Once Colton was released he began using drugs and alcohol again. After six months, he was driving his friends to a gas station to purchase beer and cigarettes, as he was sitting in the car he realized his friends were robbing the store. He was now an accomplice to a robbery. Days later while at the gym US Marshals would arrest him and take him back to Juvenile Detention. Two weeks went by and Colton was released due to a lack of evidence. He went back to his aunt’s house, during an argument his aunt began hitting him, he would try to block the blows, eventually grabbing her arms so she couldn’t hit him anymore, and left. His aunt called the police and police began patrolling the area looking for Colton. As he hid in a ditch he saw police at his aunt’s house; knowing he had drugs in his bag he ran to a nearby friend’s home who drove him to his brother’s house in Kuna. When he arrived a friend informed him that her 13-year-old sister was at a house of 20+-year-olds who were using drugs and it wasn’t safe. Colton and his brother went to go pick her up and the men wouldn’t release the girl for some time. Once they let her go with Colton and his brother the police were called. The next morning US Marshals arrested Colton and his brother. Once again he was in juvenile detention. He was not only tried for his parole violation but aiding and abetting from his previous crime. Colton decided to offer a plea bargain for one of the three felonies, the other two would be dropped and he would no longer face 25 years to life on each felony. He found himself in juvenile detention for another year until his next court date. As he sat in jail he remembered his family telling him he will be just like his mom, arrested for the first time when 12 and eventually land himself in prison.
This is when Colton’s story begins to change; I met Colton summer 2015 at Juvenile Detention. During the first day of healthy relationship class, I noticed him not engaging. He didn’t want to talk and if he did he was cracking jokes about the class, and he was rarely looking up. The second and third month was the same. However, I made it a point to always ask him a question about himself; whether it was, what’s your favorite color or do you like sports. Sitting at my desk after the third month I received a letter in the mail; it was from Colton. “Dear Kaitlin, I ain’t good at writing long letters surprisingly. I told you I would write you and I’m a man of my word…at first, I took the class as a joke but it actually works, writing down that stuff and looking at everything opens your eyes to different worlds.” In the fourth month of classes, he began to participate and ask questions. The next month I received another letter, it included his 20 year-goals, “Join the military and receive my diploma.” Month six, Colton was all but teaching the class, answering every question, asking how to pursue healthy relationships and telling the new kids who were joking to stop because the class is important. In his last letter he wrote, “You are the sixth person I have ever trusted in my life.” I began writing him back, my phone rang, and it was Colton telling me he was released before his hearing. He asked if I would write the judge a letter and if I was serious about anger management classes. I wrote a letter for his release and we began anger management classes.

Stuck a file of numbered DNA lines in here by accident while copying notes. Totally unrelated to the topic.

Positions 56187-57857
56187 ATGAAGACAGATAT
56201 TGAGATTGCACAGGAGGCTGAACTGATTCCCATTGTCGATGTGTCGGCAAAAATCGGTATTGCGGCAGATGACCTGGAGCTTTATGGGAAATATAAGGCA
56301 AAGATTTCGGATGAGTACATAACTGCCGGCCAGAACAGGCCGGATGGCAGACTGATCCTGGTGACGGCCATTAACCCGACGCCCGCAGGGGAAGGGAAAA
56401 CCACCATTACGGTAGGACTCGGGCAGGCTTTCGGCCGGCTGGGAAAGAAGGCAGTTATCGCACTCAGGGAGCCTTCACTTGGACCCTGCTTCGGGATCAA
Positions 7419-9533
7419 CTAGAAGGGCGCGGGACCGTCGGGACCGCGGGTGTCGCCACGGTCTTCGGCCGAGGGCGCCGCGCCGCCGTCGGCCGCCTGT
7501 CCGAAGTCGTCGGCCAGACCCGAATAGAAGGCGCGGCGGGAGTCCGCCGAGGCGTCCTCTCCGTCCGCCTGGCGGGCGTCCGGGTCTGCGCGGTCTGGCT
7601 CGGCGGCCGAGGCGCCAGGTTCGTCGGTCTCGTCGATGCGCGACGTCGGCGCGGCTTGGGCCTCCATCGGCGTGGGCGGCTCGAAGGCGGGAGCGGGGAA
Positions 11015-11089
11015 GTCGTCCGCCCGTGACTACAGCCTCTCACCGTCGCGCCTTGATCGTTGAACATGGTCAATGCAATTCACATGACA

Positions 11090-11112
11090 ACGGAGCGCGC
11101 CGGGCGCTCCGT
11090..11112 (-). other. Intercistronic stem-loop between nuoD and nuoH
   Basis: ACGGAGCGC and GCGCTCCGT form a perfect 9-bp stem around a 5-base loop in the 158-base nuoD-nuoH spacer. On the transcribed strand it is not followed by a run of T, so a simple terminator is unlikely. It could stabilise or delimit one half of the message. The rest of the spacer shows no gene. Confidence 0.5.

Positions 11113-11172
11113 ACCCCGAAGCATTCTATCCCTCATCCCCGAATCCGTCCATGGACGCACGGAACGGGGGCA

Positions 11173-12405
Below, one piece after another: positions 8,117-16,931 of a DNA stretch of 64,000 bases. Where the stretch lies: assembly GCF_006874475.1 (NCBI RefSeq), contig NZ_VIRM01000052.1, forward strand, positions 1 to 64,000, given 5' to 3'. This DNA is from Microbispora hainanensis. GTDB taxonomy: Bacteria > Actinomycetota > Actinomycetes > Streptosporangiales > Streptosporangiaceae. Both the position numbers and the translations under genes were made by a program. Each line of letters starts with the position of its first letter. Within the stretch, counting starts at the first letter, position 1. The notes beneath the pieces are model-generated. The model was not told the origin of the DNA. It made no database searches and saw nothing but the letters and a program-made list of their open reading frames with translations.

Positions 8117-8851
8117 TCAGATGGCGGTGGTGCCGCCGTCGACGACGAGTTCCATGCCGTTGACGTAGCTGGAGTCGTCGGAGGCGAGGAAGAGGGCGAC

Colton has been out and sober for 9 months, attends counseling when he can, completed anger management courses in July, maintains a full-time job and drops by the office weekly for check-ins. We are now in the process of finding him a program to get receive his diploma, as he wants to be the fifth person in 3 generations to graduate. He still maintains hope of getting his felony dropped for completing three years probation and wants to serve our country in the military.